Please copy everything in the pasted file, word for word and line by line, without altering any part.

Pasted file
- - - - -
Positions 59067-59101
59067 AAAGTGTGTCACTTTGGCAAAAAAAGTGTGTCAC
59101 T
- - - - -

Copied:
Positions 59067-59101
59067 AAAGTGTGTCACTTTGGCAAAAAAAGTGTGTCAC
59101 T